Do you see resistance from customers who are happy running old versions of your products?
This is the difference between a default decision and a conscious decision. I'm not convinced we've given them the option or presented them with the opportunity.

That's all I'm asking for, let's have a dialogue about this. If you are OK running an older piece of software, it's getting it done for you and maintenance costs are relatively low, and that's what you want to do, we aren't going to get in the way of you doing that.

On the other hand, 25 percent of all application spending is being done in software as a service.

Every customer we have is pivoting towards the cloud, so if you are a CIO, don't you want to start thinking about having one way of managing your environment instead of having multiple discrete systems?

What about big data?
There's two areas of big data for us: first, the managing of big data and that's something that's right in our core, being able to manage the servers and the data repositories and securing the data that gets stored in those repositories and you're going to see different technologies layered on top of that like Hadoop, Mongo DB NoSQL those kind of database engines.

Being able to monitor the applications and environments and secure that data is a service that we know how to do, and we've been doing those types of things for years.

The second part is our internal world, where we collect and pass through gigabytes of data a day, storing that data and having application scientists look for trends and new product features and new ways of monetising the data we have, is an early innovation project for us... I've got to believe that with all the data we are collecting there must be some value that we can give to our customers.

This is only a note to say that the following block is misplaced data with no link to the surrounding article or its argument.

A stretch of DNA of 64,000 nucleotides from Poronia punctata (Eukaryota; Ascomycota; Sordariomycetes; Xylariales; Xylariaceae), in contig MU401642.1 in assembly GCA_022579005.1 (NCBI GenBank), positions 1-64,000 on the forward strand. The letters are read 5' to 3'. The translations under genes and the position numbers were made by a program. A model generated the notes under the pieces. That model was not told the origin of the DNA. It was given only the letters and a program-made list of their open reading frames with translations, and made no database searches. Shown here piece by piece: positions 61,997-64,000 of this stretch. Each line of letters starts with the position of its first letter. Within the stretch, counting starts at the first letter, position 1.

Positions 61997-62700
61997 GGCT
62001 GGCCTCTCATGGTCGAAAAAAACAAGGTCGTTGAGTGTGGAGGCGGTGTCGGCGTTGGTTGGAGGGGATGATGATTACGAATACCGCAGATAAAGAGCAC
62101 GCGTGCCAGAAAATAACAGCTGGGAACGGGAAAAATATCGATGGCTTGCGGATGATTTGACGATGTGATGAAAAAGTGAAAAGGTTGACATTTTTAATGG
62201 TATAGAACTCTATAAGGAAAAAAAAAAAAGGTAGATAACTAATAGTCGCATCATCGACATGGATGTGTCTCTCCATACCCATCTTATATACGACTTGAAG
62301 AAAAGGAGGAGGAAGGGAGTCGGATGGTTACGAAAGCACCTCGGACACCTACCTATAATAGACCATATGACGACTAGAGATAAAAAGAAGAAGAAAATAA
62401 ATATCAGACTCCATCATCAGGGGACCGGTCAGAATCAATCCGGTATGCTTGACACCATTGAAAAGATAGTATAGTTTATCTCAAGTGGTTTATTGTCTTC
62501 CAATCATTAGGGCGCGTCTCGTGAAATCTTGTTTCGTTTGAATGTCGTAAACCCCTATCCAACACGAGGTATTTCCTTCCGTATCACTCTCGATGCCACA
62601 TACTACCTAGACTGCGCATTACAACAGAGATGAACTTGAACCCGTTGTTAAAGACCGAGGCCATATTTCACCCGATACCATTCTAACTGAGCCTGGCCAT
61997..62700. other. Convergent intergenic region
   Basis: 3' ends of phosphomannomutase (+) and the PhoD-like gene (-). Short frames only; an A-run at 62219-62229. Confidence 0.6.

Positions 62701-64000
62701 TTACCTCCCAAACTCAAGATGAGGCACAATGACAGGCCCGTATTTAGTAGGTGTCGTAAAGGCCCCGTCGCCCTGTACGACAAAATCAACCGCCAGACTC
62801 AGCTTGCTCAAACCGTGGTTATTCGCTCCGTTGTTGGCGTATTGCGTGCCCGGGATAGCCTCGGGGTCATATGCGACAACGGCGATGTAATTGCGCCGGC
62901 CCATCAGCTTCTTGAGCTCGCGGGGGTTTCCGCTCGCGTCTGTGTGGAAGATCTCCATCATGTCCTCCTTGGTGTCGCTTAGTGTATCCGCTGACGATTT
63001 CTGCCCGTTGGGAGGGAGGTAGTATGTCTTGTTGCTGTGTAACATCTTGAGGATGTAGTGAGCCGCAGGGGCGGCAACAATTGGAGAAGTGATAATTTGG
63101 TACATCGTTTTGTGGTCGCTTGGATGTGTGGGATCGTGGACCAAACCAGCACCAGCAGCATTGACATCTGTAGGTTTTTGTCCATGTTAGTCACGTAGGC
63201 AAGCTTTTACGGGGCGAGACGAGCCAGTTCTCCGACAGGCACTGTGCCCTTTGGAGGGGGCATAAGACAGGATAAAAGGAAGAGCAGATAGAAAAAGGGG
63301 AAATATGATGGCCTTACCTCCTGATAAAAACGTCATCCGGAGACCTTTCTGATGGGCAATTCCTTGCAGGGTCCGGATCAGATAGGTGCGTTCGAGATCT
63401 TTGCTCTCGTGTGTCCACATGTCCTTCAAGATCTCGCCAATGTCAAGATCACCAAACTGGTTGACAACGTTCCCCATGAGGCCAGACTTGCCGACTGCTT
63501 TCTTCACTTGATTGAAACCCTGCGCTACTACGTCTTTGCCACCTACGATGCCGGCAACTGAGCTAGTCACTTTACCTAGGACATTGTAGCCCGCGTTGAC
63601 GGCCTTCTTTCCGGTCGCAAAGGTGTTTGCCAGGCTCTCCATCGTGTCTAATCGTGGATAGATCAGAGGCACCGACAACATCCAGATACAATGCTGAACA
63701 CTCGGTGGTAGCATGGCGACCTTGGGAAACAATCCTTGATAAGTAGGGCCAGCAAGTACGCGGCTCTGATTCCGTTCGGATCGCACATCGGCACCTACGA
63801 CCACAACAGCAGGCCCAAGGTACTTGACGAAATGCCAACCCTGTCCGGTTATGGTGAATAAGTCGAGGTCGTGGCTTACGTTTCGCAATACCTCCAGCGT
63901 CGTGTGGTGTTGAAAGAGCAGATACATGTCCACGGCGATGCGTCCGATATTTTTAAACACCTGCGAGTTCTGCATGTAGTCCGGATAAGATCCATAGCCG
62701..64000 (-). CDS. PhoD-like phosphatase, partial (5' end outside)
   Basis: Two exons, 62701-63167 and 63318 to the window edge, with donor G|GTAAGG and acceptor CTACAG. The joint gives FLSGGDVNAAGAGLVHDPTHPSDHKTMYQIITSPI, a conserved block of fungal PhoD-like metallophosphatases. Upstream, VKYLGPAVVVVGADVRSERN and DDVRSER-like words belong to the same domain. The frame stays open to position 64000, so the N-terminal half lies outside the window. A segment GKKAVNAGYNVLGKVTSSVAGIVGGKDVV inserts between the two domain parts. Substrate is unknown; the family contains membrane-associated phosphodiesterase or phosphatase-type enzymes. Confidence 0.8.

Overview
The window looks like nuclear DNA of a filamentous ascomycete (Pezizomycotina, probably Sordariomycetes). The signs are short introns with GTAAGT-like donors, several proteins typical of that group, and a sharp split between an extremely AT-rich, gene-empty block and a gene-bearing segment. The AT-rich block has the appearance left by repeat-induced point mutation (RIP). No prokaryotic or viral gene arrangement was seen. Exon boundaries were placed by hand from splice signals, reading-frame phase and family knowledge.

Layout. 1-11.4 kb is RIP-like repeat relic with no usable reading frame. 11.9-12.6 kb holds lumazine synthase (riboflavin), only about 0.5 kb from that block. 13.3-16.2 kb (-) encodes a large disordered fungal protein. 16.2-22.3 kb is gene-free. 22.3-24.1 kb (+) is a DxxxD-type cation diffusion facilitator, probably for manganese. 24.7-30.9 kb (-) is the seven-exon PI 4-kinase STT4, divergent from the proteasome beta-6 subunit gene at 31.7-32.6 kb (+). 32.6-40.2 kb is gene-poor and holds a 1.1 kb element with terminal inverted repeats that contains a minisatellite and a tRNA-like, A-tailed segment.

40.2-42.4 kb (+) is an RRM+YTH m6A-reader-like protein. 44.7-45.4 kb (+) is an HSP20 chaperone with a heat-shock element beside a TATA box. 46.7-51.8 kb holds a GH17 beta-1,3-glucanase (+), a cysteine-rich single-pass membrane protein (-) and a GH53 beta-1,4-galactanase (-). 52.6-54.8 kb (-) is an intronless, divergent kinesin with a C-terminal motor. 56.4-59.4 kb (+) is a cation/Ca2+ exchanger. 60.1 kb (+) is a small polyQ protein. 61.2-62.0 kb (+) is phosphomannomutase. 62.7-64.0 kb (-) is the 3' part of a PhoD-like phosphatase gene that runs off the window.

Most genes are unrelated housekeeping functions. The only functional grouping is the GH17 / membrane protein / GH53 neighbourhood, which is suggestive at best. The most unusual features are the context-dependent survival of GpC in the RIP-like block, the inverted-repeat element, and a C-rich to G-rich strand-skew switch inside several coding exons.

How much of the CA portfolio can you move to Saas delivery?
The mainframe stuff is going to be kind of hard to move but, over time, most of the distributed, as it evolves, will look more Saas-like. Just because you built something in a Saas architecture it doesn't mean you won't deploy it behind the customer's firewall.

There are some instances of our applications and some customer preferences where they would not want to be in a private cloud or in a public cloud. Some of our applications are so network-intensive that it would be probably be reckless to try and put that into a public or private cloud.

So, different horses for different courses, but in general I could argue pretty elegantly it's a better way of engineering and bringing innovations to your customers by using agile on a Saas platform.

What do see that doing to your revenue?
As long as you're thoughtful in how you do it, it makes you a better company. Saas companies have to be a lot more cautious with respect to how they spend, because they are recognising revenue on a daily basis rather than getting these big lump sums of cash, so I think it drives better engineering it makes you a better steward of your capital and makes you more thoughtful about product roadmaps.

Are discussions about Saas with customers driven by cost?
The quality of the solution you get out of a Saas environment is just better than a perpetual licence because the responsibility and the pressure to make a good release is so high, because when I put that new release out, I'm giving it to everyone at the same time.

In the perpetual world I can cut you a CD and then cut you a CD and put two or three fixes in for you and then you get into the world of lifecycle management and how poorly that is managed — 70 per cent of production errors happen because of bad release management.

But isn't Saas always considered to be cheap?
When I was at Taleo, we were never considered to be cheap, just better, so it's about value. It's just a different way of buying: instead of buying upfront, you're buying over time, and it gives you more flexibility as a purchaser because that model gives you the opportunity to hit the capital budget or you can hit an operational budget — so it's just a better way of procuring software.

Where do you see CA Technologies in a year's time?
We are on a big steep innovation curve. I think we're at the right place at the right time: we've got the money, we've got the talent, there's definitely a need and we have the intellectual property. Taking our great engineers and getting them to focus on some of these cloud and some of these disruptive trends with our capital base and the customer relationships we have I think we can be one of the most important names in managing the cloud.

ZDNet attended CA World as a guest of CA Technologies.